hearing in Miami, FL, as part of our Zero-Base Review of the Federal 
Motor Carrier Safety Regulations (FMCSRs) to obtain information, views, 
and opinions from representatives of the motorcoach industry (see 57 FR 
60784). Four out of ten industry representatives who testified at the 
hearing voiced concerns about the suitability of existing sleeper berth 
regulations for motorcoaches. A common theme among those who testified 
on this subject was that the current sleeper berth regulations were 
written specifically for trucks and truck-tractors without considering 
the unique design characteristics of motorcoaches. A complete 
transcript of this hearing is on file and available for review in the 
FHWA docket room under FHWA Docket No. MC-92-33-182.
    Both the American Bus Association and the United Bus Owners of 
America have also indicated to the FHWA that the suitability of 
existing sleeper berth regulations for motorcoaches is a concern of 
their members.
    The FHWA has also received written requests from the motorcoach 
industry to revise the current sleeper berth regulations to account for 
design differences between motorcoaches and trucks. (Copies of these 
letters are included in FHWA Docket No. MC-93-34.)
    In response to these concerns and as part of the FHWA's efforts to 
eliminate unnecessarily design-restrictive regulations, a review of the 
rulemaking history of the current sleeper berth requirements was 
completed. The review indicated that sleeper berths on motorcoaches may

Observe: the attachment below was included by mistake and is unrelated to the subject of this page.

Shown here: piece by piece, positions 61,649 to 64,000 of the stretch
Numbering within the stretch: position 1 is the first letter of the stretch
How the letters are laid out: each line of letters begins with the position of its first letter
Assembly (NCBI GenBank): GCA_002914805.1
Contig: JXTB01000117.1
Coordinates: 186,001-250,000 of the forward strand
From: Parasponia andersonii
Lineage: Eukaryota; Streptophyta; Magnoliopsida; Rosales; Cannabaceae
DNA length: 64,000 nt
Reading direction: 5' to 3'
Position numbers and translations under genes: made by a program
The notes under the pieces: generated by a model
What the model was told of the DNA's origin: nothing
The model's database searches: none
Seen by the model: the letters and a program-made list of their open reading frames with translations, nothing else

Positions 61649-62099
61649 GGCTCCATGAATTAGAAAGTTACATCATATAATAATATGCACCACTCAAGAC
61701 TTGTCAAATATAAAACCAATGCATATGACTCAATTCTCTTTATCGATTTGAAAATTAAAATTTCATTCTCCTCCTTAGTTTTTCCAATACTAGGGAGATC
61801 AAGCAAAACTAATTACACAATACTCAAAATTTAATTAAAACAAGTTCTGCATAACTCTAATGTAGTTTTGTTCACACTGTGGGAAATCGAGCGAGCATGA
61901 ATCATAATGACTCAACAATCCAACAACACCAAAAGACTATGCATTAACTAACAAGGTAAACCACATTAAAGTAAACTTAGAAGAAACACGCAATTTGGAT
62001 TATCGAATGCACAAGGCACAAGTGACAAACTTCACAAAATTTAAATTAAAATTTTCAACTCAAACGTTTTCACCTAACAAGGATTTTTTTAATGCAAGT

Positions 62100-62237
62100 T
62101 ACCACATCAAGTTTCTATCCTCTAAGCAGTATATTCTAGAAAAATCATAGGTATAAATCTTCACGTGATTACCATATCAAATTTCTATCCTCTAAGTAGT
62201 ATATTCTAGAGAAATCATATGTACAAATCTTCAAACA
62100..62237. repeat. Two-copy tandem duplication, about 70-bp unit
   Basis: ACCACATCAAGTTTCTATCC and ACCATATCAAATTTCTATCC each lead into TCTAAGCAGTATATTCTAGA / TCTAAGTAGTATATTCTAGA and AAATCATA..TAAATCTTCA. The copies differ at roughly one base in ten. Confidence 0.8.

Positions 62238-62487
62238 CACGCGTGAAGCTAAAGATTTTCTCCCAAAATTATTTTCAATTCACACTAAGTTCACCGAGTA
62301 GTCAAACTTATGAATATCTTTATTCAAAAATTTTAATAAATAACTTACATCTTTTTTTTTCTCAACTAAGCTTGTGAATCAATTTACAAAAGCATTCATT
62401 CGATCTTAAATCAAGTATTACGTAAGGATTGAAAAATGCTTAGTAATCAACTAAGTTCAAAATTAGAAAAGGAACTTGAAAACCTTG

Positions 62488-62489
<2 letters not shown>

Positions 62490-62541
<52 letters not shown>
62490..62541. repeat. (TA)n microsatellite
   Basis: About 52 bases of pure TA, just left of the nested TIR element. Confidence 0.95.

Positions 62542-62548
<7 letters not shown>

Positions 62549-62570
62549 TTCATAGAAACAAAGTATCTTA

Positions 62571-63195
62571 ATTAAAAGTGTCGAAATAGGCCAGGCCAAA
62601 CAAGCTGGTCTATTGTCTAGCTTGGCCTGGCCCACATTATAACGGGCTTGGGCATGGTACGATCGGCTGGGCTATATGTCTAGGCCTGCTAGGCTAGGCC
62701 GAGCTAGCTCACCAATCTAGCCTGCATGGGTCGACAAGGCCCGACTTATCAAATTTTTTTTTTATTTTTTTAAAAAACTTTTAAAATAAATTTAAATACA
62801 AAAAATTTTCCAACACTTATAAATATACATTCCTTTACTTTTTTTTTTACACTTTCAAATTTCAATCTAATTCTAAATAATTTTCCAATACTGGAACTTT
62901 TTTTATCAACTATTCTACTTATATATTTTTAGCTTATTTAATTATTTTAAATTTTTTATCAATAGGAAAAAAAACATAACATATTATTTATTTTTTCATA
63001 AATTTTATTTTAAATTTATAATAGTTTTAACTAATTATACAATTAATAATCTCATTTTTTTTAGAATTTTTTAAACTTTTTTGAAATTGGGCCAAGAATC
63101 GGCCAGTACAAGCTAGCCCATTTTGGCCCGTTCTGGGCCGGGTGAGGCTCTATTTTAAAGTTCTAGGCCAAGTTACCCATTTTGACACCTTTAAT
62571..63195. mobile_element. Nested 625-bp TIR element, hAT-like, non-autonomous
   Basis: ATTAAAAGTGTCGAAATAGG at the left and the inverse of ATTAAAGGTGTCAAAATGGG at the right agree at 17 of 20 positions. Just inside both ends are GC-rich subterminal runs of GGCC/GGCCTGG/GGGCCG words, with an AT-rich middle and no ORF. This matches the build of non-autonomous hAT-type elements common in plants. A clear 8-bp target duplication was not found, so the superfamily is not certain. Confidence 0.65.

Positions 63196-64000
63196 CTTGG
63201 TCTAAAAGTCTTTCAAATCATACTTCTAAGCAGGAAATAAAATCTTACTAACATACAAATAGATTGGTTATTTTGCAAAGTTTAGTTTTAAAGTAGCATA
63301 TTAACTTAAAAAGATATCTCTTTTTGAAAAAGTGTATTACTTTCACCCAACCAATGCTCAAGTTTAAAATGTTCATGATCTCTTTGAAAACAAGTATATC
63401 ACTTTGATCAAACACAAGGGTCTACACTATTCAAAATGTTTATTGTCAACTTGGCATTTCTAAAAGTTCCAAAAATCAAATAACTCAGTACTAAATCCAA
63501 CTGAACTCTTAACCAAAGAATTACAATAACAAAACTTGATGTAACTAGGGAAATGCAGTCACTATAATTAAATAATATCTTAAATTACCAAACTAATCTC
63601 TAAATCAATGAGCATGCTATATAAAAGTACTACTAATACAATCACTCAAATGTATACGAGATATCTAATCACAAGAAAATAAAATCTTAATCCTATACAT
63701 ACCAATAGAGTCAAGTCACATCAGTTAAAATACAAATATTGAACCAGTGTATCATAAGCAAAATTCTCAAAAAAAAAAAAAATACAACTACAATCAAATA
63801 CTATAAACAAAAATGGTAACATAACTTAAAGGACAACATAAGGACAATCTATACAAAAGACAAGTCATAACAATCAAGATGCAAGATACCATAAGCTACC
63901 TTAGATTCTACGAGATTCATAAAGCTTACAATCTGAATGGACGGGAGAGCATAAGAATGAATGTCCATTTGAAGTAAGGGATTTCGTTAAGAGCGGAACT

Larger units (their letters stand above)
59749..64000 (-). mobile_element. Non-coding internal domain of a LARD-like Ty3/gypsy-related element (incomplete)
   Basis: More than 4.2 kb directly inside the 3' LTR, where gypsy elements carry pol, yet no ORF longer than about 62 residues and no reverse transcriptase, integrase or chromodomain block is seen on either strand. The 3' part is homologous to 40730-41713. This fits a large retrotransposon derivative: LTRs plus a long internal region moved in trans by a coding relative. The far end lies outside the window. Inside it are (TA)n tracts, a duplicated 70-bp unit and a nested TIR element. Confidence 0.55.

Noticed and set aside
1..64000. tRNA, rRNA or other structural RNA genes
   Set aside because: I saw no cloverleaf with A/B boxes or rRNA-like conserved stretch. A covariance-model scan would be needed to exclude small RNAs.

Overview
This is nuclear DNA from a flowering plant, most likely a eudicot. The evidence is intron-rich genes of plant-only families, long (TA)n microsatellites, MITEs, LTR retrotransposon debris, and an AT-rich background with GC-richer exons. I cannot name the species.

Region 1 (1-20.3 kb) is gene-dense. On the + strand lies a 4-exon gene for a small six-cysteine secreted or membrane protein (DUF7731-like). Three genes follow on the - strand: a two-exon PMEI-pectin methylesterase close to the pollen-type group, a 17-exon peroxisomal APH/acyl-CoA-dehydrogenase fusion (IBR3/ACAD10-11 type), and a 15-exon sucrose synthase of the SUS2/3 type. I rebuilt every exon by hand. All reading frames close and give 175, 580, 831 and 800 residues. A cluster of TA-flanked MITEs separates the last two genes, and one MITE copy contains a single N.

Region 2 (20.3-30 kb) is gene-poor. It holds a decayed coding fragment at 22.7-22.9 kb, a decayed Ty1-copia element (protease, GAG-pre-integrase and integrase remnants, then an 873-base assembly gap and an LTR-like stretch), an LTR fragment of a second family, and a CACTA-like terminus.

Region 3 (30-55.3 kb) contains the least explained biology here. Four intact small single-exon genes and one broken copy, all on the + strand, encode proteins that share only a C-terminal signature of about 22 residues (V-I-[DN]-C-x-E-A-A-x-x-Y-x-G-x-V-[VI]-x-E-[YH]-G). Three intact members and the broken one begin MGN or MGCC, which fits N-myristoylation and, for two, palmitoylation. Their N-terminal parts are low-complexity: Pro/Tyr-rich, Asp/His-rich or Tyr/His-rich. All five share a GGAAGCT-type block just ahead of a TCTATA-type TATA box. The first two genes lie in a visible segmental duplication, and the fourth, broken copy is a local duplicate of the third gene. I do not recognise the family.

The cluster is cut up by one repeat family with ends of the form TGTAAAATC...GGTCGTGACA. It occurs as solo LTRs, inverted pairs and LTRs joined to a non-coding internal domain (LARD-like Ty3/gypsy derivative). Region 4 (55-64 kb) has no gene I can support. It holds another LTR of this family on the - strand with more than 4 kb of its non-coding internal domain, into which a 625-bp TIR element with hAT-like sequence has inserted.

not have been considered when the existing sleeper berth regulations 
were promulgated.
    In a final rule published on May 15, 1952 (17 FR 4422), the 
Interstate Commerce Commission (ICC) revised most of the existing 
Federal Motor Carrier Safety Regulations (FMCSRs) and created a number 
of new regulations. One new regulation set forth detailed 
specifications for sleeper berths. The rule required that every sleeper 
berth installed in or on a truck or truck-tractor after December 31, 
1952, be located within or immediately adjacent to the cab, or within 
the cargo space of a truck, and be provided with a direct and ready 
means of exit into the driver's compartment (17 FR 4443). These 
requirements are now codified at 49 CFR 393.76(b)(2) and 393.76(c)(1), 
respectively.
    In addition, the regulations also required that any sleeper berth 
which could not meet this standard, in essence those installed on 
trucks or truck-tractors before December 31, 1952, be provided with 
means of communication between the occupant of the berth and the 
driver. The berth also had to be designed, constructed, and maintained 
to provide the occupant, without the assistance of other persons, at 
least two means of ready exit from the motor vehicle. These